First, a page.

Jesus replied, “Why were you looking for me? Did you not know that I must be in my Father’s house?”

Mary struggles to make sense of her young son’s response and just as she pondered in her heart the inspired events of Bethlehem, Mary chooses to keep these temple events in her heart as well. In this, we recognize the ongoing fidelity of Mary, as she came to accept and identify with the response of her Son, as the first of all his disciples. She begins to know the ‘sword’ Simeon foretold would ‘pierce her soul.’

Today is the Feast of the Holy Family. Is this story the reason for the feast? Or is it that Joseph, Mary and Jesus each possessed a unique identity, but together they experienced God’s eruption into their lives? Opening their hearts to God interrupted and changed the course of their lives radically. Mary became a contemplative at heart. Joseph became deeply attuned to the silence within. And Jesus incarnated the presence of the compassionate God-with-us.

Jesus fully enters into the human experience, with all its peaks and valleys. And a part of that human experience, with more than its share of peaks and valleys, is family. The Gospel story ends with these words: “He went down with them and came to Nazareth, and was obedient to them; and Jesus advanced in wisdom and age and favor before God.”  Jesus discerned, understood and embraced his divine vocation as he lived each day with his family.

St. Paul in his letter to the Colossians reminds us that we are God’s chosen ones, holy and beloved. Pope Francis wrote in Gaudete Et Exsultate, “The important thing is that each believer discern his or her own path, that they bring out the very best of themselves, the most personal gifts that God has placed in their hearts. Like Jesus, how many of us discerned our own path in life and the most personal gifts that God has placed in our hearts in the environment of family?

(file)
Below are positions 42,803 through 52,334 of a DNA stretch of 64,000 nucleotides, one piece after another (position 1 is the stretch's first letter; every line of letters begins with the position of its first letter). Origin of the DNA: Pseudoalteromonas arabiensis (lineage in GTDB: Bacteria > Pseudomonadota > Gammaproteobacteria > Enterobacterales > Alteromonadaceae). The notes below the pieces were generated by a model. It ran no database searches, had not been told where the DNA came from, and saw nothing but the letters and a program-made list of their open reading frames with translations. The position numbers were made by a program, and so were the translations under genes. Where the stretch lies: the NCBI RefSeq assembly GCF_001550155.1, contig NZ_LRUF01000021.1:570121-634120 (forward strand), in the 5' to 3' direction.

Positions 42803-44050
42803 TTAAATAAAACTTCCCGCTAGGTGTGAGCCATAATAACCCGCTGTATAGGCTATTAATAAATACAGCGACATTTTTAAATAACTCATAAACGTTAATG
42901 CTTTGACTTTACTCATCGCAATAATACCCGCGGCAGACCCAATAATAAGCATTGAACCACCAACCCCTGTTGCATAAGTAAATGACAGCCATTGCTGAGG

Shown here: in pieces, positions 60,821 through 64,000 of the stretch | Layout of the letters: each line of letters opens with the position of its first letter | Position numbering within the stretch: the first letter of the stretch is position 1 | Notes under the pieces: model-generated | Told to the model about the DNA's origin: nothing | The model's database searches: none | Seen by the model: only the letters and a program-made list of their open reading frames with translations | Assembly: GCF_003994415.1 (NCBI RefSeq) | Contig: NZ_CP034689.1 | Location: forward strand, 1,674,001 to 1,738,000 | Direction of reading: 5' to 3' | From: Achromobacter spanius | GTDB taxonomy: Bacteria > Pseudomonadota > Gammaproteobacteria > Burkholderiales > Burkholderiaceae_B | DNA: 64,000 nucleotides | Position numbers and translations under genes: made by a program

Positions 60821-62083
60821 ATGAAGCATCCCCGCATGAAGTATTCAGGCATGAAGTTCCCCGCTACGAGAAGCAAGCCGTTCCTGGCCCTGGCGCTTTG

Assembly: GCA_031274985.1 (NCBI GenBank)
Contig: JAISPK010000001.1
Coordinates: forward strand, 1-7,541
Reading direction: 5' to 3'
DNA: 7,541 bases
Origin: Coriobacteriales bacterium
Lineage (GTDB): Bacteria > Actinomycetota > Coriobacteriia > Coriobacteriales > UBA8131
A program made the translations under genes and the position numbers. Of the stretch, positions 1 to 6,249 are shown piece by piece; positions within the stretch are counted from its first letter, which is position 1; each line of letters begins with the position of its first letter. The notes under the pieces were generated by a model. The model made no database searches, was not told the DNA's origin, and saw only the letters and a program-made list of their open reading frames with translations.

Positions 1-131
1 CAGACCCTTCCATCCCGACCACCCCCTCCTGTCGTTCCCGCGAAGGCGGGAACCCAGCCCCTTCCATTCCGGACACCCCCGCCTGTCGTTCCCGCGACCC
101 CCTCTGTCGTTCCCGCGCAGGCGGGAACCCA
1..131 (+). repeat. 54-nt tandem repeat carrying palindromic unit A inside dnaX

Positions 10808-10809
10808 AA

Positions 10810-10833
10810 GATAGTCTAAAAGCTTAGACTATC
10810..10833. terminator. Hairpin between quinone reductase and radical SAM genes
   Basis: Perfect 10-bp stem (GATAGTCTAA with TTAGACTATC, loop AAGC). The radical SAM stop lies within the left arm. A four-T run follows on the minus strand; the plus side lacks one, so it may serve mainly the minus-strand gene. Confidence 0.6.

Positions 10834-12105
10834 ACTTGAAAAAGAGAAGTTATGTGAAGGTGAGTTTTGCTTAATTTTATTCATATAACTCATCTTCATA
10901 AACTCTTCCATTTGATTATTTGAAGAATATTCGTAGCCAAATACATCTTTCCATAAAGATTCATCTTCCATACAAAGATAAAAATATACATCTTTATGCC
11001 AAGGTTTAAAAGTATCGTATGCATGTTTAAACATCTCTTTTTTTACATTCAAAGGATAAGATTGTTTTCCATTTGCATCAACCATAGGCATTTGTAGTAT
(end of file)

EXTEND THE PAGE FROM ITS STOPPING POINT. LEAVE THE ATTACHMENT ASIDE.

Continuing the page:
So on this day, I invite you to pause and think about the “Holy” families that have been an integral and precious part of your life. For me this list includes my Family of Birth, my Family of Faith, my Family of Choice, the Adrian Dominican Congregation, my Family of Dominic, my Multi-cultural Family in our world, and my Family of Earth. I also include the families of friendship and support that were part of my life during my many years in ministry.

In each of these precious families, I discovered and grew in my unique identity and call in life as God’s chosen one, holy and beloved.

In these families, God was and continues to be revealed to me through the heartfelt compassion, kindness, humility, gentleness, patience, and forgiveness of my parents; my siblings; you, my religious sisters; my friends and co-ministers; the people of other nations, especially South Africa; and my family of Sacred Earth. I am also thankful for the times and ways I offered these same gifts to those in each of my families.

So on this day I invite you to reflect on the list of “holy” families you have come to treasure in your life. Give thanks and praise for the many ways God was revealed to you in each family and for the many ways you revealed God to them. Today we celebrate the Holy Family of Jesus, Mary, and Joseph and our Holy Families. Let us rejoice and be glad.